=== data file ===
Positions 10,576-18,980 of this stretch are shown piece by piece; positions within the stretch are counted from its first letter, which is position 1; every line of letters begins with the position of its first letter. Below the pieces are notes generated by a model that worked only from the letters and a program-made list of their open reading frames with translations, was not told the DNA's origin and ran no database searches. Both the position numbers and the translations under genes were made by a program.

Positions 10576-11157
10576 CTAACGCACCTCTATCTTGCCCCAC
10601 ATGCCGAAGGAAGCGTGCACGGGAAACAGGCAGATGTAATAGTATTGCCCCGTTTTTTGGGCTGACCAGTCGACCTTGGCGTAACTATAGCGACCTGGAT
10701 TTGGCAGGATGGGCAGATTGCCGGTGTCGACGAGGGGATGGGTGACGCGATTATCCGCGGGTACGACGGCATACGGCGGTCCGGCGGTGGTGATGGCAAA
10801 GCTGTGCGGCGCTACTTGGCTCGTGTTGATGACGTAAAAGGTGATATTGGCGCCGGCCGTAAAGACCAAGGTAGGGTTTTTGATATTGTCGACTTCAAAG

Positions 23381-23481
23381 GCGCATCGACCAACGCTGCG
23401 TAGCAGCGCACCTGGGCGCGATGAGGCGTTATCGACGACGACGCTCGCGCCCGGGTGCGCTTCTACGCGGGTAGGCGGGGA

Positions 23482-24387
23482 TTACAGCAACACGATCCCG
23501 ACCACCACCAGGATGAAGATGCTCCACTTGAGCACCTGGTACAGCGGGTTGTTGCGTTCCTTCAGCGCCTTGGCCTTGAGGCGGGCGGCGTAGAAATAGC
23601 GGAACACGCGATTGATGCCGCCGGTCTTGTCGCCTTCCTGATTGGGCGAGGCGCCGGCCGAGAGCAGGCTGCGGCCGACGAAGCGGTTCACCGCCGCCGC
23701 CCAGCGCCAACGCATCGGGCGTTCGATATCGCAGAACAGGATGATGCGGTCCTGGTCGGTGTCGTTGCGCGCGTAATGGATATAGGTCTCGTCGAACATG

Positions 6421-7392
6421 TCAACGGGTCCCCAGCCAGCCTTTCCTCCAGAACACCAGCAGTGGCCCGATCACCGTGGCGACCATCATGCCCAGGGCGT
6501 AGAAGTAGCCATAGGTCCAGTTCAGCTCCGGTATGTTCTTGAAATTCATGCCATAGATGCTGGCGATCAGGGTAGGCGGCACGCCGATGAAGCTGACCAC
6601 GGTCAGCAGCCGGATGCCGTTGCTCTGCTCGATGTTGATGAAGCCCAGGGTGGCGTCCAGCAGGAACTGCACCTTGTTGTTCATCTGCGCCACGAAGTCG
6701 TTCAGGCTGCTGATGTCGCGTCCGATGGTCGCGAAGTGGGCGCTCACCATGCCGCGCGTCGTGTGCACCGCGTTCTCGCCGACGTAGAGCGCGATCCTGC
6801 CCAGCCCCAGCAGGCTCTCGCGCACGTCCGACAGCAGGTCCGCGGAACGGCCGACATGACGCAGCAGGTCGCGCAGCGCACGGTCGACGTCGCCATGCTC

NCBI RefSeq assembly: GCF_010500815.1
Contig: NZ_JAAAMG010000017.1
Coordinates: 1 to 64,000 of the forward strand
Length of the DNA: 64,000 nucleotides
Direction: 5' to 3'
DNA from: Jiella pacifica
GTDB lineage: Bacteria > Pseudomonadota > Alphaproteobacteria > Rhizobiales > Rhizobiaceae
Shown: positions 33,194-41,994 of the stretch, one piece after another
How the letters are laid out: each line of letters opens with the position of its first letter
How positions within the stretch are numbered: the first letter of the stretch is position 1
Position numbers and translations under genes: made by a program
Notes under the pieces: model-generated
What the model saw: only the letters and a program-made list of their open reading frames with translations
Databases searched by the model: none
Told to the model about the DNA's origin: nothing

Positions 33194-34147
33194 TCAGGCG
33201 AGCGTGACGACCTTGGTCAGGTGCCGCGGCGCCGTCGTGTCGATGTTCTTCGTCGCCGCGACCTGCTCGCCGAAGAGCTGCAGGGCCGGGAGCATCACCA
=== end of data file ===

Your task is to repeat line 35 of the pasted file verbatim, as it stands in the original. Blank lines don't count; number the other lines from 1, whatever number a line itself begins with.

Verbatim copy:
Told to the model about the DNA's origin: nothing